We recently spoke with students about accessing SNAP (Supplemental Nutrition Assistance Program) benefits and the SNAP Employment & Training (E&T) program. We discussed the stigma associated with being on SNAP and how it could be reduced through intentional messaging. What intrigued us was the variety of messaging options proposed by students, many of which were shaped and influenced by their values and unique experiences. Below are some highlights.
- A subset of returning adult students described the need to overcome “feeling like a failure.” “Failure” meant accessing government assistance that they did not think they should need. They also described the shame they felt when using their SNAP EBT cards, and how this shame could deter people from accessing SNAP even if they needed food assistance. To overcome this obstacle, they suggested highlighting what students could gain by accessing SNAP and the SNAP E&T program—such as the ability to learn new skills and find satisfying work in which they could take pride. They also recommended framing SNAP and SNAP E&T as temporary supports to achieve their longer-term plans and goals.
- Students in leadership positions and younger age groups focused primarily on promoting equitable access to SNAP benefits. When discussing how to communicate about SNAP, they suggested using straightforward messaging that framed access to food as a basic human right—for example: “no one should be hungry, neither should you” and “you don’t have to be hungry!”
- Students across age groups emphasized the importance of highlighting that SNAP benefits were available to all eligible individuals, pointing to a need to counter the (incorrect) assumption that accessing SNAP benefits would somehow take SNAP resources away from others who might need them more. It was helpful, they said, to see messaging that indicated that the SNAP program was designed to meet the needs of all who qualify.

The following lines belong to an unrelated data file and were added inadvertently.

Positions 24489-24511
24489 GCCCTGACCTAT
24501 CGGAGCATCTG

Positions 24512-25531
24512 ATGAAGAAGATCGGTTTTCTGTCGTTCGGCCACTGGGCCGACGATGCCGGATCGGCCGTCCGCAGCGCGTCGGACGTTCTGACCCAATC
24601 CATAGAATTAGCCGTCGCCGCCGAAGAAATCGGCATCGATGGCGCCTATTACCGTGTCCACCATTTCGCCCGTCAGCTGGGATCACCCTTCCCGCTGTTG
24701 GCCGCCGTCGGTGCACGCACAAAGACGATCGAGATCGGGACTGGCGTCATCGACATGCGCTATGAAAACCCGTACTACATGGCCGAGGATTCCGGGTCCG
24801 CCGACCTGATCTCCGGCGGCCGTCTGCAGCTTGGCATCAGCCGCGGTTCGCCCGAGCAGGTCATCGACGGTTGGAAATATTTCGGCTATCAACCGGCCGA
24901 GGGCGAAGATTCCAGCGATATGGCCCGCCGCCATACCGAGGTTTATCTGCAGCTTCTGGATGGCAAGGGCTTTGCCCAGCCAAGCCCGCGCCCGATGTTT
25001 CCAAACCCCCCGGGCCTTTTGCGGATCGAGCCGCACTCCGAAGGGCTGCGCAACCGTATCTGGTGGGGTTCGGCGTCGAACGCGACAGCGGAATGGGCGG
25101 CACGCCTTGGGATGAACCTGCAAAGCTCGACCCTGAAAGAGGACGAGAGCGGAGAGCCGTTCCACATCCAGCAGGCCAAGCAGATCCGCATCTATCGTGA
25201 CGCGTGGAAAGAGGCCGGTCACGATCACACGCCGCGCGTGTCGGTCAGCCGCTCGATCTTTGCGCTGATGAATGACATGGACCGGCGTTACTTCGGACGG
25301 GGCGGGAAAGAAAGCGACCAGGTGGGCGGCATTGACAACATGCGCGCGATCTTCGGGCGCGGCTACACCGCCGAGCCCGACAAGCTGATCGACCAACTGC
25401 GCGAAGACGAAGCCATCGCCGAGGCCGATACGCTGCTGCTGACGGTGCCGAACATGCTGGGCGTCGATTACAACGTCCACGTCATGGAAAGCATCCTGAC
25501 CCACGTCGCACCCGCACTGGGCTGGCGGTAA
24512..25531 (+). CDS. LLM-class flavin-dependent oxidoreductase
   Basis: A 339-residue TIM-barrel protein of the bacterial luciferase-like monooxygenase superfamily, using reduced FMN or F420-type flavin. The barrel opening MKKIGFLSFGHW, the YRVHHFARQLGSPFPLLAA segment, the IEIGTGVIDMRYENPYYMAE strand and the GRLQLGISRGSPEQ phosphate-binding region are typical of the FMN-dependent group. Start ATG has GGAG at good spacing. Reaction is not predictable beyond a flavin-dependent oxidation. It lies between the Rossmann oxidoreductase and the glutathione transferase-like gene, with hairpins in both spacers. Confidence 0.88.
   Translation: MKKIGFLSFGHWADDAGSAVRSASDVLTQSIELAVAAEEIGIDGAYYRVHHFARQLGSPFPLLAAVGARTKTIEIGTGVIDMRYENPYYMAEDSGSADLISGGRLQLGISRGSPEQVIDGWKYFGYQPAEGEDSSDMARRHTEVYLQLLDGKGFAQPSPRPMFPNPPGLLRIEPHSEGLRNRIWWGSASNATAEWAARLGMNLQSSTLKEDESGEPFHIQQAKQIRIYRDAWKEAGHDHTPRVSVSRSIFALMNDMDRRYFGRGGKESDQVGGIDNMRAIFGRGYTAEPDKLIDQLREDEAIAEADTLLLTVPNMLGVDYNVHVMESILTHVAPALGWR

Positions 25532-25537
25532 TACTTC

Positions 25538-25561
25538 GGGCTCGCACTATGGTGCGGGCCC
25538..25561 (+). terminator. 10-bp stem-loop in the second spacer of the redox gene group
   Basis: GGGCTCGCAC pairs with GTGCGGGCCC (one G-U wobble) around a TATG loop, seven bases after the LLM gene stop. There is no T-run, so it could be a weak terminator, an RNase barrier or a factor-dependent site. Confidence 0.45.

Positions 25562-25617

The variety of messaging proposed by these student groups reminds us that solution design—and in this case, messaging design—cannot be one size fits all. However, as the third bullet point indicates, we can often discover themes that resonate across the larger student body. These larger themes exist alongside the variation—and good solution design takes both aspects into account.
This is why listening to students is such a critical component of our work. The better we understand student needs—both universal and individual—the better we can design solutions that meet these needs. Listening to students—truly listening and centering their voices—is one of the best ways we know of to ensure that we capture the information that we need to design for impact and ensure that solutions account for and embrace student diversity.